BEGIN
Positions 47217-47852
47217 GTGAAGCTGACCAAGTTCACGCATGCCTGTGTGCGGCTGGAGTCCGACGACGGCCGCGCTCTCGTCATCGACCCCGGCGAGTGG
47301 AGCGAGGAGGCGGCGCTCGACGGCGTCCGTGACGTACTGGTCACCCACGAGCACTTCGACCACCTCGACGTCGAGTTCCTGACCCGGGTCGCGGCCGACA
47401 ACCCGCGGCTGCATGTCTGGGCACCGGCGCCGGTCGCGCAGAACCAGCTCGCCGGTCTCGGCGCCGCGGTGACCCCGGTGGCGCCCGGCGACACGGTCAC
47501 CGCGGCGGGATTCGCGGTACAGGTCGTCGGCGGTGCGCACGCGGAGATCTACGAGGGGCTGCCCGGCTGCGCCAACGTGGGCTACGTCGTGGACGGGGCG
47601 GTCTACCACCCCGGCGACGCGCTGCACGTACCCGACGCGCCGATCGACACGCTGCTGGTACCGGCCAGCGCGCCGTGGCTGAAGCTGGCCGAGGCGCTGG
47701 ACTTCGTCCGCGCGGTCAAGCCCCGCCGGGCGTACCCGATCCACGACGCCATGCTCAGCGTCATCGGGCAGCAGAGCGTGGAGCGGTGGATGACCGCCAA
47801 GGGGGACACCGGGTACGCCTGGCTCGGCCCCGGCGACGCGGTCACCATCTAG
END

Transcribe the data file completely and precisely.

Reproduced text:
Positions 47217-47852
47217 GTGAAGCTGACCAAGTTCACGCATGCCTGTGTGCGGCTGGAGTCCGACGACGGCCGCGCTCTCGTCATCGACCCCGGCGAGTGG
47301 AGCGAGGAGGCGGCGCTCGACGGCGTCCGTGACGTACTGGTCACCCACGAGCACTTCGACCACCTCGACGTCGAGTTCCTGACCCGGGTCGCGGCCGACA
47401 ACCCGCGGCTGCATGTCTGGGCACCGGCGCCGGTCGCGCAGAACCAGCTCGCCGGTCTCGGCGCCGCGGTGACCCCGGTGGCGCCCGGCGACACGGTCAC
47501 CGCGGCGGGATTCGCGGTACAGGTCGTCGGCGGTGCGCACGCGGAGATCTACGAGGGGCTGCCCGGCTGCGCCAACGTGGGCTACGTCGTGGACGGGGCG
47601 GTCTACCACCCCGGCGACGCGCTGCACGTACCCGACGCGCCGATCGACACGCTGCTGGTACCGGCCAGCGCGCCGTGGCTGAAGCTGGCCGAGGCGCTGG
47701 ACTTCGTCCGCGCGGTCAAGCCCCGCCGGGCGTACCCGATCCACGACGCCATGCTCAGCGTCATCGGGCAGCAGAGCGTGGAGCGGTGGATGACCGCCAA
47801 GGGGGACACCGGGTACGCCTGGCTCGGCCCCGGCGACGCGGTCACCATCTAG